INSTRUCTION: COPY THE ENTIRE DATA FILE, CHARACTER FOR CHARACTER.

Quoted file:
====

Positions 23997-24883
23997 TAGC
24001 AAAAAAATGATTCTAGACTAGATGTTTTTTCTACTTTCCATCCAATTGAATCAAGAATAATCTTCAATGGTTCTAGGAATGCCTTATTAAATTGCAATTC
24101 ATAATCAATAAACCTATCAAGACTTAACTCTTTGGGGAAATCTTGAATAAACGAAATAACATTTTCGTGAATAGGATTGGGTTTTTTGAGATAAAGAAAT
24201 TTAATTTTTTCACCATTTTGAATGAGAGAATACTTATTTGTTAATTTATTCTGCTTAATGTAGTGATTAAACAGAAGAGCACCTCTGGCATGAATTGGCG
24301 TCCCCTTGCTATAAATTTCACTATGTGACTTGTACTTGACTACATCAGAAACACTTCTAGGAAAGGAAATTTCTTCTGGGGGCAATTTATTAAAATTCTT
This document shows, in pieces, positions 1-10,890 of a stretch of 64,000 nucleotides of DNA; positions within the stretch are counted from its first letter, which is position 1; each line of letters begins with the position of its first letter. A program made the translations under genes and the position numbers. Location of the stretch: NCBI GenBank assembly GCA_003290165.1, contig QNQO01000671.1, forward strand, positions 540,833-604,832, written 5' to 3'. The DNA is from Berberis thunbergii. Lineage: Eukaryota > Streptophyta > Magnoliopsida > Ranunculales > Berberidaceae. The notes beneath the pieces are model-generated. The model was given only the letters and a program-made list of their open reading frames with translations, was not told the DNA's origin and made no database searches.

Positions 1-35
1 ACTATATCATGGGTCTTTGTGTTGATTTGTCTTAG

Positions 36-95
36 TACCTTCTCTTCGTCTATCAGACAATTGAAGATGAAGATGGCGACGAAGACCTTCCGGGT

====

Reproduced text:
Positions 23997-24883
23997 TAGC
24001 AAAAAAATGATTCTAGACTAGATGTTTTTTCTACTTTCCATCCAATTGAATCAAGAATAATCTTCAATGGTTCTAGGAATGCCTTATTAAATTGCAATTC
24101 ATAATCAATAAACCTATCAAGACTTAACTCTTTGGGGAAATCTTGAATAAACGAAATAACATTTTCGTGAATAGGATTGGGTTTTTTGAGATAAAGAAAT
24201 TTAATTTTTTCACCATTTTGAATGAGAGAATACTTATTTGTTAATTTATTCTGCTTAATGTAGTGATTAAACAGAAGAGCACCTCTGGCATGAATTGGCG
24301 TCCCCTTGCTATAAATTTCACTATGTGACTTGTACTTGACTACATCAGAAACACTTCTAGGAAAGGAAATTTCTTCTGGGGGCAATTTATTAAAATTCTT
This document shows, in pieces, positions 1-10,890 of a stretch of 64,000 nucleotides of DNA; positions within the stretch are counted from its first letter, which is position 1; each line of letters begins with the position of its first letter. A program made the translations under genes and the position numbers. Location of the stretch: NCBI GenBank assembly GCA_003290165.1, contig QNQO01000671.1, forward strand, positions 540,833-604,832, written 5' to 3'. The DNA is from Berberis thunbergii. Lineage: Eukaryota > Streptophyta > Magnoliopsida > Ranunculales > Berberidaceae. The notes beneath the pieces are model-generated. The model was given only the letters and a program-made list of their open reading frames with translations, was not told the DNA's origin and made no database searches.

Positions 1-35
1 ACTATATCATGGGTCTTTGTGTTGATTTGTCTTAG

Positions 36-95
36 TACCTTCTCTTCGTCTATCAGACAATTGAAGATGAAGATGGCGACGAAGACCTTCCGGGT